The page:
Mr. WHITE. When the 1930 census is completed and you put out a volume on agriculture, what do you think is the material that the farmer is going to be especially interested in? Mr. OLSEN. In that volume? Mr. WHITE. Yes. Mr. OLSEN. I do not know that I can foresee that.

Mr. RANKIN. What will be the high spot? Does he want to know how many acres, how many tons are being produced, or does he want to see what the income has been to the farmers of the United States? Is he not interested in income more than ever before?

Mr. OLSEN. This census data coupled with other data is used in getting figures in so far as we can get them on income. It is basic data. It is simply part of the blocks that make up the picture.

Take the question of the age of fruit trees. In the peach industry farmers are planting peach trees indiscriminately without reference to whether markets will take peaches at remunerative prices. We have had our statisticians make surveys of the age of peach trees and these studies indicate that farmers in some areas are planting in the face of disastrous conditions a few years ahead. These trees come to maturity in a certain number of years and will bear a certain volume of fruit of which you can approximate the amount. The farmer is interested in this information because it does show him what kind of competition he will be up against.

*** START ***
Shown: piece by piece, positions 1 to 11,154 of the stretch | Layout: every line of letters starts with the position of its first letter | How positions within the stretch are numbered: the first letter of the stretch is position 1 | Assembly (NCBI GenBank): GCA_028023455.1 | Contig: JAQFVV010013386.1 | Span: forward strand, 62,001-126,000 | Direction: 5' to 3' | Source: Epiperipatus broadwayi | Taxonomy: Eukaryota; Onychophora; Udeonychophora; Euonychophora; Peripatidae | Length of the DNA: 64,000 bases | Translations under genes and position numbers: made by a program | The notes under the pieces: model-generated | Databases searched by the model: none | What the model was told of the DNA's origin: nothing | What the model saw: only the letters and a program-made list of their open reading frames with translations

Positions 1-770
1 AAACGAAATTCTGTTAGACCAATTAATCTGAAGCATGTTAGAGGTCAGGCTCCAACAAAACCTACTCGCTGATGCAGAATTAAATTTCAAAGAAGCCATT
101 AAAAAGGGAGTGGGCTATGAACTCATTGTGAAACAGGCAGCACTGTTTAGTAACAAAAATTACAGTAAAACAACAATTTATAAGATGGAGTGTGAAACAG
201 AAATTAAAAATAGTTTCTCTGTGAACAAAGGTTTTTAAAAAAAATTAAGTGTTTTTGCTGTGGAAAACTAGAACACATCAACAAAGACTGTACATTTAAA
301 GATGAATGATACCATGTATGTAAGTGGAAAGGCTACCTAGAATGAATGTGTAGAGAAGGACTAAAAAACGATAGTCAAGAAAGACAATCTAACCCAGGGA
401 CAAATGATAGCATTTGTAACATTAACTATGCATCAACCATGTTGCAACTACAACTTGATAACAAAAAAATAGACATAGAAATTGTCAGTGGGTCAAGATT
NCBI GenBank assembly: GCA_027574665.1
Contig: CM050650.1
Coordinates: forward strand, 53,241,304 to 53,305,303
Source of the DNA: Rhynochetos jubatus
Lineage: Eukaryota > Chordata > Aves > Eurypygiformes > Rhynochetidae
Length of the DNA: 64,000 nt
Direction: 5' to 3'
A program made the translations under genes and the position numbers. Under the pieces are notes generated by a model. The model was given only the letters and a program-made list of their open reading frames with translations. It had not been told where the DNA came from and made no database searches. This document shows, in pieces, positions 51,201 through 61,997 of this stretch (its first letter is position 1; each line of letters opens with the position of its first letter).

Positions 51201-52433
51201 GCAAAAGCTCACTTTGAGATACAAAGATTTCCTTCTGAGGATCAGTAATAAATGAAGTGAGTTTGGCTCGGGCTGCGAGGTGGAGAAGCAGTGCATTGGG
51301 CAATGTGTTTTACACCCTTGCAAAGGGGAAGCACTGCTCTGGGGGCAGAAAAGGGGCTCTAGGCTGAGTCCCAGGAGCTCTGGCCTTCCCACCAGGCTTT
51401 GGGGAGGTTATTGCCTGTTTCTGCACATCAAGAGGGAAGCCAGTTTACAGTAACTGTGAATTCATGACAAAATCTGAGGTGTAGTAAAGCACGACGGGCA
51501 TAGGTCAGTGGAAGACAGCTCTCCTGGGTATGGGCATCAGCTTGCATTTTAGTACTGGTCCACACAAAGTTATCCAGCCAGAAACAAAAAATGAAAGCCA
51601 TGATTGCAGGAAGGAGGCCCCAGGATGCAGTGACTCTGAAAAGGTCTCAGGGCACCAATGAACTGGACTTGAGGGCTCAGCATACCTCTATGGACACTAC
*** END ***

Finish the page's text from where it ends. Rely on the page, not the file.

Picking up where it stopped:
Mr. JACOBSTEIN. In another section of the country your Department of Agriculture may be teaching the farmer to raise peaches.

Mr. OLSEN. That is true.

Mr. JACOBSTEIN. The farmers in my State rooted up thousands of peach trees when they came to maturity.

Mr. OLSEN. In that connection I will make the point that I think it is profitable for the farmer to use the best varieties of peaches or wheat, whatever it might be, and absolutely the best cultural processes available. We find in our studies of farm income, and we devote a great deal of time to it, that the farmers who use the best varieties and best cultural methods, fruit spraying, etc., are likely to get the highest net returns. It is a case of producing products in the proper way to get results.

The CHAIRMAN. Is not the subject we are discussing now more a matter for the Department of Agriculture than the Census Bureau ?